Forster’s 1924 novel is a cautionary tale of India under the British rule. The reader is led to appreciate the vast cultural gulfs between Britain and India and between conflicting factions within India (Moslem, Hindu,…). Forster orchestrates his themes through a select cast of characters.
Two British ladies, Mrs. Moore and Adela Quested, come to Chandrapore to “experience India.” At first they seem to overcome the existing allofness that prevents true mingling between the “occupation forces” and “the natives”; Dr. Aziz, a Moslem with Western credentials (along with his sole British friend and confidant, Cyril Fielding) takes the women under his wing and offers to shepherd them on an outing to the Marabar Caves, a nearby landmark. Things go wrong and Aziz gets arrested on the charge of attempting to molest Adela. The incident and subsequent trial lead to a number of unexpected outcomes.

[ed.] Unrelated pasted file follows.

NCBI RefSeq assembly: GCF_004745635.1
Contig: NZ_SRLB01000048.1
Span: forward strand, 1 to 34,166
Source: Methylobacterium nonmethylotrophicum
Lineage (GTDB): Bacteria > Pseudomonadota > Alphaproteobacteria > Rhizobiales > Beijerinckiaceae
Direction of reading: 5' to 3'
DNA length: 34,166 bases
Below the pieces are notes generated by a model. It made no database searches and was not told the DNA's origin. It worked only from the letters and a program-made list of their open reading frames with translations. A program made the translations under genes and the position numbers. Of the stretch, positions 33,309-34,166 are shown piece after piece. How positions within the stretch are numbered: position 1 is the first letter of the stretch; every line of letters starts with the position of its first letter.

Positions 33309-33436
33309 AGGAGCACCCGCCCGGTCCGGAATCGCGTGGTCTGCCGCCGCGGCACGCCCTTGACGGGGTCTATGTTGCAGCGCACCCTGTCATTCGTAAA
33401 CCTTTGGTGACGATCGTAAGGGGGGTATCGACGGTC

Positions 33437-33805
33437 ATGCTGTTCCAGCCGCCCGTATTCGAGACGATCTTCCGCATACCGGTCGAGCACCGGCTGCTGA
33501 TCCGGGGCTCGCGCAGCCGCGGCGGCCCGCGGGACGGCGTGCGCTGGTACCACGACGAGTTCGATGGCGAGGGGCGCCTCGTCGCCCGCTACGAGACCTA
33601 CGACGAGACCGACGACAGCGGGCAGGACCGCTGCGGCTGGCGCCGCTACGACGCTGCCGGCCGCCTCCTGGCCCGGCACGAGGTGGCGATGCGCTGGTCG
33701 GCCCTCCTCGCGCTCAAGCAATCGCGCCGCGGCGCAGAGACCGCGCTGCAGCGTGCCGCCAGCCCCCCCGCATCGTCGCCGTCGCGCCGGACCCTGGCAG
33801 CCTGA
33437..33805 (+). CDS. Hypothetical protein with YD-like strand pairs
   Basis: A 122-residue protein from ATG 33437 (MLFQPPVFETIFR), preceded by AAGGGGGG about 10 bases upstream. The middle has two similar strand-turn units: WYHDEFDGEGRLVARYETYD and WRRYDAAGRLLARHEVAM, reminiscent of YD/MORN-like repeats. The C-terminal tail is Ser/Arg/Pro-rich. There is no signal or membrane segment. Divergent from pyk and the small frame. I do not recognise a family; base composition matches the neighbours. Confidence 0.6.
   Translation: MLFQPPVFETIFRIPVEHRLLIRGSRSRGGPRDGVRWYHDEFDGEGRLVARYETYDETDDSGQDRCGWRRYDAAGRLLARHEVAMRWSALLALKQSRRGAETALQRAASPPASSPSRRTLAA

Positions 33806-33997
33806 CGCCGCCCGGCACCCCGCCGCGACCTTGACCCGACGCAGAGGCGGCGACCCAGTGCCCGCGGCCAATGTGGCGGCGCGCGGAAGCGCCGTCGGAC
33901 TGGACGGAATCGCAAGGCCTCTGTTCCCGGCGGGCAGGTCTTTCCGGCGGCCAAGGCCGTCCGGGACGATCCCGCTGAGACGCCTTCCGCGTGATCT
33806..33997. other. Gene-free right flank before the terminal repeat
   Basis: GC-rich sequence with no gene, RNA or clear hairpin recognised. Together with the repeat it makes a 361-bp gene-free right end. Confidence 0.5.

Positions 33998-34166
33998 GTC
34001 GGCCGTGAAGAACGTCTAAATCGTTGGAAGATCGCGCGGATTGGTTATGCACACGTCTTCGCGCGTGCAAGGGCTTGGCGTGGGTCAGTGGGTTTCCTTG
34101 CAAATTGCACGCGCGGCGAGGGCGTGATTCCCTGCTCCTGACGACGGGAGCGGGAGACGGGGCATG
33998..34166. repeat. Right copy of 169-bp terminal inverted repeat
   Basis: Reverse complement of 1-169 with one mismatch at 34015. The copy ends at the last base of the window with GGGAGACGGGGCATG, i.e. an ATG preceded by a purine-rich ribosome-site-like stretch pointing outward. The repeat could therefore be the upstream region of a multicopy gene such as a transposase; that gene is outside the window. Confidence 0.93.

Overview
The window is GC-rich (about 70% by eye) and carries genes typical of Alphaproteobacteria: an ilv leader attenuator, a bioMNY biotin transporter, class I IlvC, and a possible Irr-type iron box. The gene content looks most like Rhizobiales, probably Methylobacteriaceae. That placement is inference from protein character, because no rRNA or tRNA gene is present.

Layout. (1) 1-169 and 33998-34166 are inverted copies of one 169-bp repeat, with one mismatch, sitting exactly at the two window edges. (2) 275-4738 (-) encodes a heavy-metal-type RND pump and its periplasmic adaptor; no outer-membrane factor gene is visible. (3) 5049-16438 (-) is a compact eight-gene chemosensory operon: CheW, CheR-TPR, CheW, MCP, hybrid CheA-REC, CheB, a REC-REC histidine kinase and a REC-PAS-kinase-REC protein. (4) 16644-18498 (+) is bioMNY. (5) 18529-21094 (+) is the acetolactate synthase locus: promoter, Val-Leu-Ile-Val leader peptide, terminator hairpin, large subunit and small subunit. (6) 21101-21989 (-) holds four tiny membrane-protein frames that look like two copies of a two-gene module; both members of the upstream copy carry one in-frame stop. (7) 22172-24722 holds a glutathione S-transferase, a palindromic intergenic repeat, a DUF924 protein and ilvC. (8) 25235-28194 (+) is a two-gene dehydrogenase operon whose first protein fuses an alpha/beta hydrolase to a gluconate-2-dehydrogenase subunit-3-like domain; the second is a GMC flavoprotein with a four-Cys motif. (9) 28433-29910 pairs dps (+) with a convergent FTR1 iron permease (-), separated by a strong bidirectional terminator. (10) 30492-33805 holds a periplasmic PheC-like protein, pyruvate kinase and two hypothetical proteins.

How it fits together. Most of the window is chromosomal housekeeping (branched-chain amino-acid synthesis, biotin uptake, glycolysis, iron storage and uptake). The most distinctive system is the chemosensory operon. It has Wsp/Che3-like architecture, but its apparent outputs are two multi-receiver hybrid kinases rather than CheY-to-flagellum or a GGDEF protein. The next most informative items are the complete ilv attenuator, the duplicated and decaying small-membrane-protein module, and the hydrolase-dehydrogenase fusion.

No plot summary can convey the magic of this novel. Forster’s command of all aspects of Indian life, his grasp of psychology, and his incredible ability to depict the interactions among such diverse people are the true rewards of reading A PASSAGE TO INDIA. Forster’s writing, always elegant, and full of gems of insight, rises to poetry now and again in his pictures of landscape and weather.
This book (which presages India’s coming independence (1947)) would profit anyone open to seeing the difficulty and necessity of bridging an impasse between cultures or religions. We leave India encouraged to improve our tolerance and affection for the vast variety of humankind. Don 9/11/19View in Catalog